}
     else {
       // add class="new"
       $value = str_replace('<li>', '<li class="new">', $value);
     }
   }
 
   $new .= $value . "\n";
 }
 echo $new;
}
add_filter('wp_list_bookmarks','bookmarks_with_date_check');

Note that it’s useless without the aforementioned plugin, and it requires ‘echo=0&show_updated=1‘ parameter for wp_list_bookmarks. Again, too many rules and not really elegant.

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5 Responses

  1. Japh says:

    I’m glad to hear that people other than just the asker are benefited by solutions posted on WPQuestions. I’m also very flattered that you appreciated the solution I posted!

    As you mentioned, all 3 solutions (the 2 on the site, and your own) will do the job.

    Thanks again, and I look forward to reading your solutions to future WPQuestions :)

  2. Chris Hajer says:

    I like watching the questions to sort of “play along at home” to see if I can come up with a solution, or at least see the thought process that arrives at the solution. I looked into this a little bit too and pinged @darrylhoyt with a couple comments as I looked more deeply into it.

    I did find this from Ryan Boren from couple years ago:

    “link_updated is not used in that way. It is used when the site the link points to is updated. See wp-admin/update-links.php.”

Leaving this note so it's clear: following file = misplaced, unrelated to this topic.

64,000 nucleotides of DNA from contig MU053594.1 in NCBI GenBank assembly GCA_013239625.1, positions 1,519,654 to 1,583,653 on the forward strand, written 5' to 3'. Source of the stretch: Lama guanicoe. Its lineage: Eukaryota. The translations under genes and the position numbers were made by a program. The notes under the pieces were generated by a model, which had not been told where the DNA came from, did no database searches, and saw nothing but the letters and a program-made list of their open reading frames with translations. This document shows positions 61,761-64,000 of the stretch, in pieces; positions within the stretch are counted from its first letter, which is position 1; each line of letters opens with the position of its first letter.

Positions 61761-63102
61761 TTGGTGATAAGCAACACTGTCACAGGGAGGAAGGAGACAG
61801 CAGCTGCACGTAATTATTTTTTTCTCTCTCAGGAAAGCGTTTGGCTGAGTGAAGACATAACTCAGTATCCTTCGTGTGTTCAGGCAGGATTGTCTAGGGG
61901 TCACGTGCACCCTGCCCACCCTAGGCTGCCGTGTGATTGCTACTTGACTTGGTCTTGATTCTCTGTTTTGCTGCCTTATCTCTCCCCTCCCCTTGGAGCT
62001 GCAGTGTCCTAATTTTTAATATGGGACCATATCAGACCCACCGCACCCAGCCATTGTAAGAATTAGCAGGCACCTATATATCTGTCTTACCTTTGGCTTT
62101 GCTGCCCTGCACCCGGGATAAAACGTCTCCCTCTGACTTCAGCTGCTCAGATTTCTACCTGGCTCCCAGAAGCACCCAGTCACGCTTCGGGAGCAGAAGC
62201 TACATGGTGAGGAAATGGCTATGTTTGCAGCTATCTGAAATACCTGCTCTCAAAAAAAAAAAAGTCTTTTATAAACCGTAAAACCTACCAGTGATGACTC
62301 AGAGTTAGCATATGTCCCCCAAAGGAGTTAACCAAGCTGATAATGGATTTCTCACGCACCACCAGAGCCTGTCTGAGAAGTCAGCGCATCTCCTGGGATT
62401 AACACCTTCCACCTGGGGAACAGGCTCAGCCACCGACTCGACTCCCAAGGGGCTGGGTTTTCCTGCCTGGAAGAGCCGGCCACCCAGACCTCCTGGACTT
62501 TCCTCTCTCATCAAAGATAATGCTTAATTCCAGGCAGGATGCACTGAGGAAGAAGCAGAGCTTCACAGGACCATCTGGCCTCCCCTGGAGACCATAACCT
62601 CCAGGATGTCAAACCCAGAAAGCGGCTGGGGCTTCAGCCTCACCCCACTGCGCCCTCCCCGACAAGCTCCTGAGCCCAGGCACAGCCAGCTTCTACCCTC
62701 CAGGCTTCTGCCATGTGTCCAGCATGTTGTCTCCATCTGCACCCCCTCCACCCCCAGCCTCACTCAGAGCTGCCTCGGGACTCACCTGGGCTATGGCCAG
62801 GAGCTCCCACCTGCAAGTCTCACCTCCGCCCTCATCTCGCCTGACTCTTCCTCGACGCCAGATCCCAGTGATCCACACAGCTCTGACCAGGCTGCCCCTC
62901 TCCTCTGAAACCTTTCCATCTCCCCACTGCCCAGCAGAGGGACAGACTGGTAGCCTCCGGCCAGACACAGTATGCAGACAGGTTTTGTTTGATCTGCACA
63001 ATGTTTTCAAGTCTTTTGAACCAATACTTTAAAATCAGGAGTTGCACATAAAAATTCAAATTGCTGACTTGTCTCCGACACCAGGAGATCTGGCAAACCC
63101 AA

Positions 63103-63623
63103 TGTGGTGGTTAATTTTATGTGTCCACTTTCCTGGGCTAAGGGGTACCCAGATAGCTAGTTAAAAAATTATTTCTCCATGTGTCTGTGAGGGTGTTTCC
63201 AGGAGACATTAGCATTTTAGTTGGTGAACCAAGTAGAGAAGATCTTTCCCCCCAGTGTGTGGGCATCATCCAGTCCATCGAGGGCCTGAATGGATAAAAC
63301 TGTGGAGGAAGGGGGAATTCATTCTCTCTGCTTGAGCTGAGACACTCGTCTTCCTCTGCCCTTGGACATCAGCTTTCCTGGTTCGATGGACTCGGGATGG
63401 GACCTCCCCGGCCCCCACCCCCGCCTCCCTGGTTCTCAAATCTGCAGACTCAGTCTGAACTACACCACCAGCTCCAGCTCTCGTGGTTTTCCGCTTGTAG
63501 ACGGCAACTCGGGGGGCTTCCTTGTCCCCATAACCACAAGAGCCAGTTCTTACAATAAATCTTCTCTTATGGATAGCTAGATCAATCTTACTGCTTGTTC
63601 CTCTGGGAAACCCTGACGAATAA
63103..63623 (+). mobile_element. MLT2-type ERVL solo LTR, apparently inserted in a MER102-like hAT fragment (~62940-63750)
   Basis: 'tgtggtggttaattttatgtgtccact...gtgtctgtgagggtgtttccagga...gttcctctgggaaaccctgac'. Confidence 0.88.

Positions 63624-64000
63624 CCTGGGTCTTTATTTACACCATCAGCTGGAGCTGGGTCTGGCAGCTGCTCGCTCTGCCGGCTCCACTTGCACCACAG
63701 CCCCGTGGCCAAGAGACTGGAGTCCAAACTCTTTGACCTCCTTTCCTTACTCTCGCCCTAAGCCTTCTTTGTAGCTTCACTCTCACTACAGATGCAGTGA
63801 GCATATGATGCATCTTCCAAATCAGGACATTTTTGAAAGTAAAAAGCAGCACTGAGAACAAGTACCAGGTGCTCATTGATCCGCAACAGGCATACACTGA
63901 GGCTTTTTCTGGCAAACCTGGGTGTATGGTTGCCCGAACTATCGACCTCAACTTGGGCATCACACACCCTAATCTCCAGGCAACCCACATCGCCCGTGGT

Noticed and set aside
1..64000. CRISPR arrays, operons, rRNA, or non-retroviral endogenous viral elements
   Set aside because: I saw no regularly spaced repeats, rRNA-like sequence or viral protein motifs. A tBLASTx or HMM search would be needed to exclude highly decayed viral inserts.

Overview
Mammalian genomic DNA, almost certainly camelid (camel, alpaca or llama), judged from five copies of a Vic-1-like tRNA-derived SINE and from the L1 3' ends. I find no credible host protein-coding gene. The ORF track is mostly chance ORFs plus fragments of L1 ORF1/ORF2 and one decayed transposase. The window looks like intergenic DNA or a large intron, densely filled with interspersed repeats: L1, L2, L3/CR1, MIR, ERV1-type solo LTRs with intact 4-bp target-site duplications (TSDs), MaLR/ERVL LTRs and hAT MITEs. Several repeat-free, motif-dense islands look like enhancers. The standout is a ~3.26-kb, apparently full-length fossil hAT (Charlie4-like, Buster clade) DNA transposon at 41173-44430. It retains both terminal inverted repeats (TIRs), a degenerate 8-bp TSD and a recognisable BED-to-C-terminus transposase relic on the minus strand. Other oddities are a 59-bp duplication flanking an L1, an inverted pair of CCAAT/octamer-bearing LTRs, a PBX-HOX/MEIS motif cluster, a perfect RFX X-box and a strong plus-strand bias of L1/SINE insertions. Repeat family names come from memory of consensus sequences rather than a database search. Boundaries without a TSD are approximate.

http://core.trac.wordpress.org/ticket/3738#comment:4

    Which landed me here:
    http://core.trac.wordpress.org/browser/tags/2.9.1/wp-admin/update-links.php

    At that point, I started thinking about WHERE to store that updated information, since the field in the $wpdb->links table was not intended for that usage.

    Then I checked this AM and saw one core hack suggestion, and cringed, and then the other plugin based suggestion, which looked good. Then I saw your post and was happy to find out I’m not the only one watching wpquestions like that :-)

    Cheers

  3. Hafiz Rahman says:

    @japh: the nice thing about your solution is that it teaches me (and I’m sure others as well) how to hack WordPress smarter.

    @Chris: Yeah, so we’ve been working on the same thing it seems. I had that similar experience: I read that old trac ticket, then some forum posting that lead to that plugin and so on. Amazing how a seemingly simple question can lead to quite an information “hunt”. All in all it’s been an educating experience for me. Cheers!

  1. January 9, 2010

    […] write such code. It was humbling to work with him and see the elegance of the code that he wrote. So I can related to what Hafiz Rahman is saying here: It all began with Darren Hoyt’s tweet: interesting new question over at WPQ courtesy of […]

  2. March 1, 2010

    […] write such code. It was humbling to work with him and see the elegance of the code that he wrote. So I can related to what Hafiz Rahman is saying here: It all began with Darren Hoyt’s tweet: interesting new question over at WPQ courtesy of […]